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n celebration of its 20th Anniversary, the Human Rights and Equity Offices of Queen’s University recented called upon artists, both professional and amateur, from Queen’s University and the broader community to participate in a collaborative art project. Artists were asked to create an original artwork depicting their interpretation of women’s strength in the wake of gender based harassment or violence using, as a backdrop, tiles from a mosaic painting (pictured above) by award-winning artist Leo Yerxa .
The response from the community has been overwhelming and inspiring.
Within weeks of making the first call, over 45 artists of diverse backgrounds and artistic approaches volunteered to participate in this exciting community endeavour!
The following design, by award-winning Aboriginal artist Leo Yerxa, is the point of departure for this collaborative endeavor.
As shown in the grids below, Leo’s design has been divided into sixty three fragments which will serve as the artist’s under painting. Artists are asked to choose one (or more) of the 63 fragments of the original painting (those with an X are already taken!) and use it as a background to an original artwork, in which they create their personal interpretation of the theme of women’s strength, resilience, spontaneity, creativity and diversity in the wake of gender-based harassment/violence. For an example of this kind of painting, please click here.
In order to respond to the enormous interest shown in this project by members of the community, and in light of our goal of highlighting the transformative power of community and art, the Human Rights and Equity Office’s are pleased to announce the launch of a second version of the original mosaic.Therefore, we are again calling on artists at Queen’s and in the broader community to submit their artwork to Woman Recreated. There are 63 mosaic tiles to work with, some of which have already been assigned to artists who had formally applied to participate in the first call.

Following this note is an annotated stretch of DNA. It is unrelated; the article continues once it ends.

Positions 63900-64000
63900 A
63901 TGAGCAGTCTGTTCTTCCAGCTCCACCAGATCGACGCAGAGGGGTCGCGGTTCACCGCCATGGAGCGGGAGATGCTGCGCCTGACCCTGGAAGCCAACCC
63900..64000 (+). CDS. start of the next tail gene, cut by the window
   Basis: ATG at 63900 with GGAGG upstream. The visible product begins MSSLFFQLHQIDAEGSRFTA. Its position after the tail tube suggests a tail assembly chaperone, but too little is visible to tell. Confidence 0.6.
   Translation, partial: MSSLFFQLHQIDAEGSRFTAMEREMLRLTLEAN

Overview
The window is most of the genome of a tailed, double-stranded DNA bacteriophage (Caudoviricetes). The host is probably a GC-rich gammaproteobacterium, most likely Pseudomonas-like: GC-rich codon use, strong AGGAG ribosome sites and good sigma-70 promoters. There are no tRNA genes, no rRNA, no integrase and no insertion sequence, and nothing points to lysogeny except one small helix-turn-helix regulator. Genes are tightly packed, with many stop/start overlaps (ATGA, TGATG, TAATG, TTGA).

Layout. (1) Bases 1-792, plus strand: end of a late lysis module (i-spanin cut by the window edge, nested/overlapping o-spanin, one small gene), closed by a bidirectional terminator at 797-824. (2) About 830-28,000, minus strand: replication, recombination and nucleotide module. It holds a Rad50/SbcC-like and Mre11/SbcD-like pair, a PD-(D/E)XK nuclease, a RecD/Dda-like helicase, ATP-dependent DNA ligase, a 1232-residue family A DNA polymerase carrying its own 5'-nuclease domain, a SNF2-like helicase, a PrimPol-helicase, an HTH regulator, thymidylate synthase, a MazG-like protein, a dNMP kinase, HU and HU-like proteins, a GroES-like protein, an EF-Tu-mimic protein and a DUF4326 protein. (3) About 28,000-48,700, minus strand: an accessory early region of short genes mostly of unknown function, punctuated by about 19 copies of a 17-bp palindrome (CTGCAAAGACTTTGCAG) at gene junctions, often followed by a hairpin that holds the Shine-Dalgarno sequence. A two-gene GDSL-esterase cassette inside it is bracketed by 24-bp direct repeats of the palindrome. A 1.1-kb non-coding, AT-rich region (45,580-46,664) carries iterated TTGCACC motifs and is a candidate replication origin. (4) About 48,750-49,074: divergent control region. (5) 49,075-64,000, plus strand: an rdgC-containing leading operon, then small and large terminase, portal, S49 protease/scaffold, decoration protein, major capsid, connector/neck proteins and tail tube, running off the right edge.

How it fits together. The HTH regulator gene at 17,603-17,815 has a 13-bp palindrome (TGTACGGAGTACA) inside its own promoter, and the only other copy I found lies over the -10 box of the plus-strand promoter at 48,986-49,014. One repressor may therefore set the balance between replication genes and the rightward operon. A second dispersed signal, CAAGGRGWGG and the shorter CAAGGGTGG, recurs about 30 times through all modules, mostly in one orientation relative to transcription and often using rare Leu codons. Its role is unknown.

Accepted pieces will be incorporated into a large display to be exhibited at a reception on Queen’s campus in 2013. Participating artists have a further opportunity to enter their piece into an adjudication process through which 12 tiles will be selected for publication in the Queen’s online Multifaith Calendar.
The Human Rights and Equity Offices reserve the right to select artwork portraying positive imagery and reinforcing themes of strength, resilience, spontaneity and creativity while respecting the dignity of individuals or groups protected by the Ontario Human Rights Code.
The Mosaic Project is a visual celebration of the strength of women survivors. It steps beyond the negative imagery of passivity, abuse, assault, harassment and fragmentation, all traditionally used to represent women in human rights campaigns. Our project insists upon the strength, resilience, spontaneity and creativity of women, who recreate themselves after “picking up the pieces” of oppression. It also speaks to the power of community in the process of healing. The Human Rights office reserves the right to select representations which portray positive imagery which reinforces the idea of strength, resilience, spontaneity and creativity while respecting the dignity of represented individuals or groups protected by the Code.